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Department of Archaeology


This is a pilot project aimed at developing an interdisciplinary approach to research on the legacies of enslavement and emancipation in Senegal, West Africa. The project  is situated within the context of renewed archaeological engagements with local communities and paralell changes in anthropological practices, with an emphasis on activism, student training and constructive partnerships between scholars of the global South and of the global North on the one hand and, between academics and communities on the other, for problem solving initiatives particularly among historically marginalized and desenfranchised populations. 


The project will undertake the first archaeological study of a sample of villages de liberté in Senegal. These were deliberately created as part of emancipation processes initiated by French colonial authorities at the end of the nineteenth century. The goals are to document the material remains of this process, identify how local communities memorialise emancipation, and how they value the tangible and intangible heritage of emancipation. In the longer term, the project will work with artists, community activists, teachers and students to disseminate this knowledge and explore its connections with current forms of slavery in West Africa. In revisiting the history and heritage of the ‘Freedom Villages’ via archaeology, oral traditions and archival documentary sources, and using that information to engage local communities in understanding their complexity through visual and performative arts, the project will use heritage and the arts to elicit novel conversations aimed at restoring the social cohesion and unity that were broken by the institution of slavery and its enduring legacies in the present.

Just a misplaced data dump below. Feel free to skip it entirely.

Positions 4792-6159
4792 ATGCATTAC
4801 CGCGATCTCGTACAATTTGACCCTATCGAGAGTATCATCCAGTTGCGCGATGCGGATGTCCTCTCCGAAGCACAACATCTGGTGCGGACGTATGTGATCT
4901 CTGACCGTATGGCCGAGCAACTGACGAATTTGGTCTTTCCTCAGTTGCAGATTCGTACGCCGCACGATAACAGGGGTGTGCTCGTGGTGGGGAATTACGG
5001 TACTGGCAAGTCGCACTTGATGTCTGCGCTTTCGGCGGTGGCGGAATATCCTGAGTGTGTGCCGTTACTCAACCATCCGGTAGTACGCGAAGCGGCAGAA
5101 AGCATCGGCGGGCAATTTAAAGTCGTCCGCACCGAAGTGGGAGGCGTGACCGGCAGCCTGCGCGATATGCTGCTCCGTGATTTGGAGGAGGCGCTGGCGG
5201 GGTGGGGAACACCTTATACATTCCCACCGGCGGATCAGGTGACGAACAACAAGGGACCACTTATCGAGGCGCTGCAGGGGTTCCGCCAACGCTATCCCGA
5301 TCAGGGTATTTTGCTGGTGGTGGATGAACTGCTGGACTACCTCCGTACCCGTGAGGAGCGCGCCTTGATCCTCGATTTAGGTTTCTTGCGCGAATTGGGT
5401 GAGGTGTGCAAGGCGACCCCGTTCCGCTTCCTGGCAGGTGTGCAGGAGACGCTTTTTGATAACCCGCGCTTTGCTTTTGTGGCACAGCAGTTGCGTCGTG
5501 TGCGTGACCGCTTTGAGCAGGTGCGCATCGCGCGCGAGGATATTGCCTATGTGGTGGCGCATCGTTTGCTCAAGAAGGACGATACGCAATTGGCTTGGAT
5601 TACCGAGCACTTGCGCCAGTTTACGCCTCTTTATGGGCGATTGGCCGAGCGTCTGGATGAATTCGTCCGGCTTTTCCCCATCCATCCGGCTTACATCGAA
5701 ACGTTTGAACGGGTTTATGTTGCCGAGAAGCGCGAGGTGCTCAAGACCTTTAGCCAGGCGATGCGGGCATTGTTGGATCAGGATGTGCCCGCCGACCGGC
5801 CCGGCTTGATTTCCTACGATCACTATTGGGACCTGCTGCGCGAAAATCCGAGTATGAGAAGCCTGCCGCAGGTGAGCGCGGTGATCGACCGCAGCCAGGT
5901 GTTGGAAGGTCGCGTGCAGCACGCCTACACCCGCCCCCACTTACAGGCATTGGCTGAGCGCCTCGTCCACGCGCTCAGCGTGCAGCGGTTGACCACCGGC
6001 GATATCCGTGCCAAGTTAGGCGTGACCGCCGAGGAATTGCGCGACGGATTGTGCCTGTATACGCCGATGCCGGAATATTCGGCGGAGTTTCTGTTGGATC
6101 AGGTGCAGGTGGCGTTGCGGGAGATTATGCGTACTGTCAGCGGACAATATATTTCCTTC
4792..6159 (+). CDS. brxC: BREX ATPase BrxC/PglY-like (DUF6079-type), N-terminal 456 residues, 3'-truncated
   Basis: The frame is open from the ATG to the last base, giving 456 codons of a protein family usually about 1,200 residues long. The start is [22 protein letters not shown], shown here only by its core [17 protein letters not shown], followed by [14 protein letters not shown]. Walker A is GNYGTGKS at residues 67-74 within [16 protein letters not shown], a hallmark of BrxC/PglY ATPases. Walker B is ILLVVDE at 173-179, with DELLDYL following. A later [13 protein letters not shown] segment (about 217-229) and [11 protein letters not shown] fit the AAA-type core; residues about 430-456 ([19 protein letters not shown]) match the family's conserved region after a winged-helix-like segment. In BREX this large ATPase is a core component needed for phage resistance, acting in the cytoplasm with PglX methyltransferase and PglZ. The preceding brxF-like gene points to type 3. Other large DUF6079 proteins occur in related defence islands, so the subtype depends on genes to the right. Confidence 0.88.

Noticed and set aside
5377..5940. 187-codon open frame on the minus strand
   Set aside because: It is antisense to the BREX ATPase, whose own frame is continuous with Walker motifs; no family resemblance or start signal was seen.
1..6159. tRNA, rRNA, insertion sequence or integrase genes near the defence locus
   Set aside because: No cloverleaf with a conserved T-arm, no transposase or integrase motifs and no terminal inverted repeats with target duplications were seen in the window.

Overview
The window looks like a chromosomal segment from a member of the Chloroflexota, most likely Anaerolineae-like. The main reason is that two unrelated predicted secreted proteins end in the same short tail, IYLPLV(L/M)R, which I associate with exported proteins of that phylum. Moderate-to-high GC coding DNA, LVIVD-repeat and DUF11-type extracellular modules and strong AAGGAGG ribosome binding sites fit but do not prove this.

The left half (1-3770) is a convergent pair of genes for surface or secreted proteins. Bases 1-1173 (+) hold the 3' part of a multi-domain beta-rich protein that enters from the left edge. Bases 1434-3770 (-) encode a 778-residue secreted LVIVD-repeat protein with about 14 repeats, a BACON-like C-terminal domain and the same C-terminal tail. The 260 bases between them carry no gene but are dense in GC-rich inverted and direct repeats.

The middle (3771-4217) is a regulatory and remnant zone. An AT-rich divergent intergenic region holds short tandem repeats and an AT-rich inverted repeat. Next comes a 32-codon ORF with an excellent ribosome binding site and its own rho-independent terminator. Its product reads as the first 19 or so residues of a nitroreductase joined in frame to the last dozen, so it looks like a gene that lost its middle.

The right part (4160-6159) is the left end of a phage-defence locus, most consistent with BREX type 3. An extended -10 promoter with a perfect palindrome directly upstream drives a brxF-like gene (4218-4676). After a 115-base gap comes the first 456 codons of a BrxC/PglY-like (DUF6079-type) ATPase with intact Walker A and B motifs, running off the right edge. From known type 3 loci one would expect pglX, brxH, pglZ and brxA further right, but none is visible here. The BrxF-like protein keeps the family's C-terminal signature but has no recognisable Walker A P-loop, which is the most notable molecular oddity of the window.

The geographical focus is on the villages of Sor, Ndar Tout, Lampsar and Merinaghen, and some of the former dependencies of Saint Louis along the Senegal River including Podor and Matam. Slave holding continued here well into the 20th century and has enduring and profound social and political implications in the present. In northern Senegal there are still strong descendent communities identified by Fulani speakers as macudo (sing. ‘slave’). While enslaved individuals continue to be so identified in the present and have a certain visibility in the archival records, their settlements (e.g. freedom villages) have never been subject to archaeological investigation in this part of Senegal. There are also recoverable oral traditions from the descendants of the enslaved.

Funding: Cambridge-Africa Alborada Fund, 2019-21 (Covid-19 extension)

External Partners:

  • Professor Ibrahima Thiaw, IFAN, University Cheikh Anta Diop, Dakar,Senegal – Co-PI
  • Dr Charlotte Joy, Department of Anthropology, Goldsmiths, University of London – Co-I

Image: Slave shackles, Maison des esclaves, Gorée Island, Dakar, Senegal. Photo: P. Lane


Cambridge-Africa Alborada Fund

Project Lead

Project Tags

Environment, Landscapes and Settlement
Periods of interest: 
Other Historical
Geographical areas: 
Research Expertise / Fields of study: 
Archaeological Theory
Heritage Management
Cultural Heritage
Heritage Studies
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